Asbestos and Wheeling-Pitt Steel Corporation
Wheeling Steel Corporation (Wheeling) was founded June 21, 1920 by combining three separate companies: LaBelle Iron Works, Whitaker-Glessner Company, and Wheeling Steel & Iron Company. Throughout the 1920s, Wheeling expanded, acquiring new properties and modernizing their current facilities and by 1956, Wheeling stretched for 30 miles along the Ohio River from Steubenville, Ohio to Benwood, West Virginia. It was a major producer of hot and cold rolled sheets, galvanized sheets and roofing, black plate and tinplate, cut nails, continuous weld pipes, raw steel, coils, sheet metal, coke, bridge building and more.
In the 1960s, Wheeling Steel Corporation underwent a massive $200 million renovation; upgrading and modernizing all of the plant’s abilities. Despite record sales in 1966, the company found itself operating at loss of around $15 million and looked to Pittsburgh Steel Company to prevent its financial ruin.
In 1968, Wheeling Steel Corporation combined with Pittsburgh Steel Company, creating the ninth largest steelmaker in the country at that time. With the merger with Pittsburgh Steel Company came the new name of Wheeling-Pittsburgh Steel Corporation, though it was commonly called Wheeling-Pitt. The following is a list of steel mills and their locations after the 1968 merger.
West Virginia Locations:
Steel production began to decline in the 1970s and the recession in 1975 meant there were more supply with high labor costs and less demand in the industry. Disagreements over pay rate and pension specifics resulted in two major strikes among the steelworkers in the 1980s and 2000s. Two Chapter 11 Bankruptcies sent Wheeling-Pitt spiraling as the company completed construction of an electric arc furnace in hopes to save the company and remain profitable. Unfortunately the electric arc furnace failed and with that, ownership changed hands multiple times throughout the 2000s before RG Steel acquired the company’s holdings in 2011. RG Steel filed for bankruptcy in 2012 and was liquidated.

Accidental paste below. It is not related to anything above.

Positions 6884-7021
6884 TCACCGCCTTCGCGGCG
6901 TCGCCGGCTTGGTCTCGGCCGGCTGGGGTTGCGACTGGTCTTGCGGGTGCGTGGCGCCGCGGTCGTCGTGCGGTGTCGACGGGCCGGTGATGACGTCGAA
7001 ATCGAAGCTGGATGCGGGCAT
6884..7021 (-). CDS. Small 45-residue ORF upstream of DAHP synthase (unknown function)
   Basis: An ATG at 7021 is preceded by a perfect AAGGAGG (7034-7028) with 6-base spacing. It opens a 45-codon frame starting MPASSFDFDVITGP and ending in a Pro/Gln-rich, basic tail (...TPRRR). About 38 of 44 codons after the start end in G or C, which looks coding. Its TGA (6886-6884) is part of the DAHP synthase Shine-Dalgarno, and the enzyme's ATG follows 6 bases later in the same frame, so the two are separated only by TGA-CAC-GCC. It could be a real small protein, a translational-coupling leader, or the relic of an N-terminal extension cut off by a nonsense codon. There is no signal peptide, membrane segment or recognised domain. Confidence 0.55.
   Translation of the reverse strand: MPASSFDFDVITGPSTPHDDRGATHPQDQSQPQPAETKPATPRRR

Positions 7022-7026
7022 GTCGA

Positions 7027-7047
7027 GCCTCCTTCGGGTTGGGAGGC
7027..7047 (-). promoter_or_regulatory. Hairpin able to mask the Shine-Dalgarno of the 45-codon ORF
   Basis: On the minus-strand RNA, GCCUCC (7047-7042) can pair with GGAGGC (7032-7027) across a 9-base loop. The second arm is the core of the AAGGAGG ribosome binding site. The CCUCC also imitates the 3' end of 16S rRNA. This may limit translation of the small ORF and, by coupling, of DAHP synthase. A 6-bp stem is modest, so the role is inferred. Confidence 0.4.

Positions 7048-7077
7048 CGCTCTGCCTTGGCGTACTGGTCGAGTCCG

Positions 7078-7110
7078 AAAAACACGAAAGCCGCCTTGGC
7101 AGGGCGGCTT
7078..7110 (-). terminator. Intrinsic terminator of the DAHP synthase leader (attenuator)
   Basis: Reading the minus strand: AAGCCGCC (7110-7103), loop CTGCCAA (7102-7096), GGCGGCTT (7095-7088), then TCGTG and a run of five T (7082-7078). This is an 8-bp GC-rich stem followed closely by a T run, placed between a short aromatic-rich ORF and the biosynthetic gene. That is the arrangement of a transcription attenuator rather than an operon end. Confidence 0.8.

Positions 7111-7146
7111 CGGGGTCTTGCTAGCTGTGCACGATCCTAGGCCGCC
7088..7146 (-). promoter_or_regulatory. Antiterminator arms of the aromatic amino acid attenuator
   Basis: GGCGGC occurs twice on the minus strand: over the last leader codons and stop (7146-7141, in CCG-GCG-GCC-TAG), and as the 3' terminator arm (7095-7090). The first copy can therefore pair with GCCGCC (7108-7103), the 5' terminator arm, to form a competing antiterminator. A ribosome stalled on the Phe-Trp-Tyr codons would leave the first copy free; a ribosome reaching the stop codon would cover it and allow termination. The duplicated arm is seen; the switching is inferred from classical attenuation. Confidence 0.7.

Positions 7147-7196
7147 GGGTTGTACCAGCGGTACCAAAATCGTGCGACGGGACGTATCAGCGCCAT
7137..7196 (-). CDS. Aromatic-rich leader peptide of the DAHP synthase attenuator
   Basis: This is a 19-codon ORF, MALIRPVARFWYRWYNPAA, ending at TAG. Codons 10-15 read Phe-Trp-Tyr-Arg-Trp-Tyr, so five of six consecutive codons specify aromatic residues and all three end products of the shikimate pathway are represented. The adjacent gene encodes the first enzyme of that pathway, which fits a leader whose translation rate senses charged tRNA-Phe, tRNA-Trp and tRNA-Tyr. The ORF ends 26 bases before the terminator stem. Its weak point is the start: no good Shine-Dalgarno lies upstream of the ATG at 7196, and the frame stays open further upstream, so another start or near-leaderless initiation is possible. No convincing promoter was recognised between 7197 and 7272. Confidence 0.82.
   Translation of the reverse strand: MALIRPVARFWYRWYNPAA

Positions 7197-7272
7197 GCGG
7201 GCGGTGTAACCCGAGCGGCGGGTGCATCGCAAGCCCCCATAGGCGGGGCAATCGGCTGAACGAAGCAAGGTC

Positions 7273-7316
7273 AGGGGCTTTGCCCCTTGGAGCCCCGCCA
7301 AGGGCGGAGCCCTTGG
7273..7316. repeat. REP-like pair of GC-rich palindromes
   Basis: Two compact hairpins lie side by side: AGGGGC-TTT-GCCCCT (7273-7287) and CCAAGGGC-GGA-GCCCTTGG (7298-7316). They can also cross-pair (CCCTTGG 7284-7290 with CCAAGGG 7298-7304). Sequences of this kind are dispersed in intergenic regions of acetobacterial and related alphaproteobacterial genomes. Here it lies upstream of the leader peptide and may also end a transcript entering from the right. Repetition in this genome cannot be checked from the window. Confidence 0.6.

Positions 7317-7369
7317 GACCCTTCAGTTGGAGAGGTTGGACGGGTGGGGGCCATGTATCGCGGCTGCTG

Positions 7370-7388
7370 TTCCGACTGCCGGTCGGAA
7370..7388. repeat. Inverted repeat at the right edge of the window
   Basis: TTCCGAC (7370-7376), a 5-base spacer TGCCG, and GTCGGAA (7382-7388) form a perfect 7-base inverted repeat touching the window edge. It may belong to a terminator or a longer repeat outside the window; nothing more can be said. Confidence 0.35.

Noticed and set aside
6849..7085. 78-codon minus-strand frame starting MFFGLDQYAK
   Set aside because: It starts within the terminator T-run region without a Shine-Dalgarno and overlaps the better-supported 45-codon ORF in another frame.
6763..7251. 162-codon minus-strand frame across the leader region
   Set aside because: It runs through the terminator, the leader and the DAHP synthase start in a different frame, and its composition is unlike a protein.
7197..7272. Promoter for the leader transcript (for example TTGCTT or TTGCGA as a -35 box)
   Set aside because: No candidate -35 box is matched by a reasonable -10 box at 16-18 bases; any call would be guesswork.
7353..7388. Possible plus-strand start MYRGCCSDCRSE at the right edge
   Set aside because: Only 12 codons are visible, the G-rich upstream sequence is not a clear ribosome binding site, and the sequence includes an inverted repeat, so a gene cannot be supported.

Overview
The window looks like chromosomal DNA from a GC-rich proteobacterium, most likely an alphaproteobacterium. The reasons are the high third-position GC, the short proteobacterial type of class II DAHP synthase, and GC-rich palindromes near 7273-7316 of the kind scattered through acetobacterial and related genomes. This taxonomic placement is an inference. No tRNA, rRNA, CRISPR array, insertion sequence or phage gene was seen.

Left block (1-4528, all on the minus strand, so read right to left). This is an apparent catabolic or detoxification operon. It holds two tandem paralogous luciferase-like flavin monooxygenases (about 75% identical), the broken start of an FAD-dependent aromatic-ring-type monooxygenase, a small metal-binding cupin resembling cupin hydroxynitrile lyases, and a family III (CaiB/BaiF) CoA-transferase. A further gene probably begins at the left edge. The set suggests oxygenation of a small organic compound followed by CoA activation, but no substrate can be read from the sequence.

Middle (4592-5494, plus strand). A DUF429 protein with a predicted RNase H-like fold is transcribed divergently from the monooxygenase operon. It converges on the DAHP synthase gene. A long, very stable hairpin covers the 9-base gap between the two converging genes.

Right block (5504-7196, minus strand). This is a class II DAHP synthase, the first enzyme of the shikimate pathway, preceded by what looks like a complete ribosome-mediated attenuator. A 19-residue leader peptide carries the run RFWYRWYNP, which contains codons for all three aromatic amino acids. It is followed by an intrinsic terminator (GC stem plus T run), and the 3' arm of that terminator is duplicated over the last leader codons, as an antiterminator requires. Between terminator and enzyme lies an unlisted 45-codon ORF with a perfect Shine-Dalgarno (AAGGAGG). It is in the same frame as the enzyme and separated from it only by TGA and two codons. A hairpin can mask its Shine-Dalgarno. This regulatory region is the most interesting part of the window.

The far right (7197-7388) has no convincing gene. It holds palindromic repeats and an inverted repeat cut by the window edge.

Like with many other steel mills throughout the 20th century, the equipment used would become very hot during its use. Equipment used throughout the various locations included blast furnaces, open hearth furnaces, blooming mills, hot stripmills, cold reduction mills, coke ovens, etc. and were all lined with asbestos since asbestos is a flame retardant and was used for insulation. Commonly used items such as gaskets, pumps, aprons, mitts, and valves contained asbestos that after continuous use, would break down. The asbestos fibers would become friable, or airborne and easily inhaled. Many of the positions within the steel mill allowed for extreme levels of asbestos exposure among the workers, which can cause many illnesses and cancer including mesothelioma, lung cancer, colon and colo-rectal cancers, laryngeal cancer, and asbestosis. Some of the workers were exposed to asbestos particles more than others; depending on department and job duties. There is no known safe level of asbestos exposure, as any amount of asbestos exposure can lead to an asbestos- related illness. Contact GPW today for a free case review if you believe you’ve been exposed to asbestos and are now suffering.
“International Directory of Company Histories”, Vol. 58. St. James Press, (2004).[Link]
Javersak, David T. “Wheeling-Pittsburgh Steel.” e-WV: The West Virginia Encyclopedia, (May 31, 2012). [Link]
“Wheeling Steel Corp. Is major producer,” The Wheeling News Register, (Janaury 15, 1956). [Link]